A book of metadiscourse, Withdrawn: a Discourse consists of 50 letters composed by Thom Donovan to the proper names of living personages which appear in his currently unpublished second book of poems, Withdrawn. In response to his letters and copies of Withdrawn in manuscript, thirty-two addressees offer images, letters, drawings, poems, essays, dream journal entries, art works, documents, and manifestos. Withdrawn: a Discourse also includes Donovan’s correspondence for the project; an essay regarding the “authorless” book; as well as a review of Withdrawn by poet and translator, Ian Dreiblatt. Other contributors include: Adam Pendleton, Not an Alternative, Ben Kinmont, Bhanu Kapil, Brandon Brown, Brian Holmes, Brian Whitener, Bruce Andrews, CA Conrad, Charles Bernstein, Chase Granoff, Claire Pentecost, cris cheek, David Buuck, Dodie Bellamy, Jordan Scott, Eléna Rivera, Etel Adnan, Fred Moten, Fred Tomaselli, Gregory Sholette, Jennifer Scappettone, Kathy Westwater, Mary Austin Speaker, Melissa Buzzeo, Rigo 23, Rob Halpern, Robert Kocik, Sanford Biggers, Sreshta Rit Premnath, Stephen Collis, and Tyrone Williams.

Friday, July 01, 2016

Stuffed Cat

After David Hammons


In this world anterior
To where you have been
What you will become
The drum is a reminder
Of another world
Extant but not recoverable
Still hidden by its being revealed
An open secret or prophecy in reverse
Of all lost things they tried to destroy
The sun as it shines on dead things playing alive
Uncanny because we think any moment they might wake

Awaken cat! Where there is only the sunlight of recognition
And the refusal of the life-like dead to be recognized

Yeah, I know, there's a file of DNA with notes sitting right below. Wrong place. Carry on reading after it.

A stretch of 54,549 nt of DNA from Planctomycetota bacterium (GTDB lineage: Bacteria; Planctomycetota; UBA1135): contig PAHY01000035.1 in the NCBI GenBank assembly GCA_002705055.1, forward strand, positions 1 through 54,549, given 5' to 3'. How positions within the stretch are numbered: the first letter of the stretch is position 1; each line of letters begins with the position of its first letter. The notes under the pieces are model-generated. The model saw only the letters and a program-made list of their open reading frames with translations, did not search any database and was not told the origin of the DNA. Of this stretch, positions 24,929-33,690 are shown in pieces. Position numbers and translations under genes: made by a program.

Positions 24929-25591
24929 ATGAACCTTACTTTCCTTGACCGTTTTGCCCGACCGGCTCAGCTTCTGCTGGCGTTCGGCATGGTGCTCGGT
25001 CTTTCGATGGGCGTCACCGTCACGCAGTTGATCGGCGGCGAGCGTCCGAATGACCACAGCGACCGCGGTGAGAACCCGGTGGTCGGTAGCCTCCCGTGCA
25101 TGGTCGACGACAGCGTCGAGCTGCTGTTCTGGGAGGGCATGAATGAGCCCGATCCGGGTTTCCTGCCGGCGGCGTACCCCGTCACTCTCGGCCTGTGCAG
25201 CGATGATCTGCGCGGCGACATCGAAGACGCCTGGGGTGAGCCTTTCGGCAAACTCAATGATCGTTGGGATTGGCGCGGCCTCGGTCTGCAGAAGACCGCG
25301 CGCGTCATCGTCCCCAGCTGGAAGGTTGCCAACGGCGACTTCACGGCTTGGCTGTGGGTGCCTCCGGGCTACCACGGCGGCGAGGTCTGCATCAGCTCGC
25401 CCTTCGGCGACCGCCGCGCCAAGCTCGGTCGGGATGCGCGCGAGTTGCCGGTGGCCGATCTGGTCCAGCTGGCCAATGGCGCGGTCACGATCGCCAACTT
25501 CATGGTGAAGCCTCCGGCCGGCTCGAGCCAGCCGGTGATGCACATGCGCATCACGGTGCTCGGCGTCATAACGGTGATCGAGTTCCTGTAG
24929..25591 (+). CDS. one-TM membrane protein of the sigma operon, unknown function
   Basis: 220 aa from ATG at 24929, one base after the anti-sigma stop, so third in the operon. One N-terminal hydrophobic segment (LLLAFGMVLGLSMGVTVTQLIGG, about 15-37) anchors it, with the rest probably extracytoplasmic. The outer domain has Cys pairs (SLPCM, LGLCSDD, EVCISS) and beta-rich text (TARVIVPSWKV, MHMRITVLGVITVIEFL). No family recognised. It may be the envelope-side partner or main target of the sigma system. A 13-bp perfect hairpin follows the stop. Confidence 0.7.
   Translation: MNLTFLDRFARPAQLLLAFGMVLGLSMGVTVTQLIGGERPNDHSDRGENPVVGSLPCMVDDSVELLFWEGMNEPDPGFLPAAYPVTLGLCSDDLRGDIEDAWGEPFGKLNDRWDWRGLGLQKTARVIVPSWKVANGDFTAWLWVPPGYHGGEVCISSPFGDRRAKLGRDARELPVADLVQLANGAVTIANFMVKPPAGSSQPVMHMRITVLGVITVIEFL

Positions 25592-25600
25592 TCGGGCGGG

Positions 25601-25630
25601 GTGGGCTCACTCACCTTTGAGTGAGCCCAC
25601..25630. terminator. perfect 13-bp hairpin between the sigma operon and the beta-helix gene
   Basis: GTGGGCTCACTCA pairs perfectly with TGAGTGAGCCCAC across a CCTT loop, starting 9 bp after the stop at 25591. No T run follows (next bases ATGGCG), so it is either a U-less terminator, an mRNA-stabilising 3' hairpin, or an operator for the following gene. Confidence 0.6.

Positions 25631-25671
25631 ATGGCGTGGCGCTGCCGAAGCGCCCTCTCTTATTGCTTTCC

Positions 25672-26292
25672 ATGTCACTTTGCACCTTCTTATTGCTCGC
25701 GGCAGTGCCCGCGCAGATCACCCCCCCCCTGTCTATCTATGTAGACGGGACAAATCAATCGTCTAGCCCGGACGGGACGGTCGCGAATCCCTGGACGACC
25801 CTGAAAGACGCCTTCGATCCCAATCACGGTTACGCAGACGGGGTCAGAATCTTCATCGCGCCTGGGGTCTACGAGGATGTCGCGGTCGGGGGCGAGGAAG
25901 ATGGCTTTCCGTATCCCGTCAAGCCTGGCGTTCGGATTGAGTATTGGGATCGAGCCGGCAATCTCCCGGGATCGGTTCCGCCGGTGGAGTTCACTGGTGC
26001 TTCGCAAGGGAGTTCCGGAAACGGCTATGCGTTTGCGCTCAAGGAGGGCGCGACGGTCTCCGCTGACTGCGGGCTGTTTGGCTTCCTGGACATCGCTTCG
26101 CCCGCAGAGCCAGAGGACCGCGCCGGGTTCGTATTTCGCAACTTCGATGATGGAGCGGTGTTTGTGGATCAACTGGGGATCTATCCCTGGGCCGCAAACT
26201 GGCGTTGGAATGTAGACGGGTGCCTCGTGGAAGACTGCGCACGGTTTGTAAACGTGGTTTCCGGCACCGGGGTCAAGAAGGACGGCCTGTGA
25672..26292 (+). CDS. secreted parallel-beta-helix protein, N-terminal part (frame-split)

Your snow globe is not a ghost
The coverings on these mirrors only obscure who you’re not
A relation of objects begetting objects
Readymade for the fall of Amerikkka
Armed as it were by your right
To opacity and enigma
What is and what ain’t.

Thursday, June 30, 2016

For Julius Eastman

For the basic
For the base not the super-structure
There is this structure

There is a motive to song
Dissonant and aswarm
Like killer bees or simply

Bees riled collectively
These refrains increase
We are their surcease

The reason for this ante-
anthem other pronouns
Don’t like othering

Real basic like a feeling
Or a feeling of a feeling
Reups

Without a season or
Stars to guide you
There is this structure

Not anarchy
This end of theme
Of fugue

Against Cage’s silence
Meaning being in
The closet

Beyond Reich’s bruised blood
His drumming
There is a motive

Actual refusal and not a semblance
In dissonance
He makes a plan

Picks the right instrument
To kill whitey
Tear it up

Controlled bellowing
Let the rest balloon
Until all masters are dead

Or this isn’t antagonism
After 400 years
But stasis sustained by noise

By swarms erring
Until the End of the world
Composition carries this

Information
Of the post-expectant
Of redress or what counts

As redress counting-off
Gives Bach a reason
To do evil

To do evil against evil
Be crazier than the craziest
Grammar of suffering

Because you had to act sane
In this sea of whiteness
Martyring a piano

Lynching
An instrumentation
To alchemize voice

Mackey’s wear and tear
Of too much heaven
Coming up for air

In hell’s sub-basement
Its sub-sub-basement
Smoking with all the lights on.



The Art of Withdrawal